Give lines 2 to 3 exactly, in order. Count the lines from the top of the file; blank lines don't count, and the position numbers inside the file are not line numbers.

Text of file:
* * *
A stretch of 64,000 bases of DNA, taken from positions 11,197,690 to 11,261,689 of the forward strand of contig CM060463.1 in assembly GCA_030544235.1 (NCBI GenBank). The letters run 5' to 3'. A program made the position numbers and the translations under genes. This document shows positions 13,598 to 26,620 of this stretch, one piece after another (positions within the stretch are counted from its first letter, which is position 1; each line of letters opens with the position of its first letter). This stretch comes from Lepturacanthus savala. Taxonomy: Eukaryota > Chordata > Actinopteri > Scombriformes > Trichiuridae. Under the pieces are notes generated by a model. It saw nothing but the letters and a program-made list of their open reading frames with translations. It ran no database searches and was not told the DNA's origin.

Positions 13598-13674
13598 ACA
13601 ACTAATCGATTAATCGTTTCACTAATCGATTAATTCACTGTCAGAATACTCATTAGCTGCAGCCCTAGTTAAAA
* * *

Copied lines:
Positions 13598-13674
13598 ACA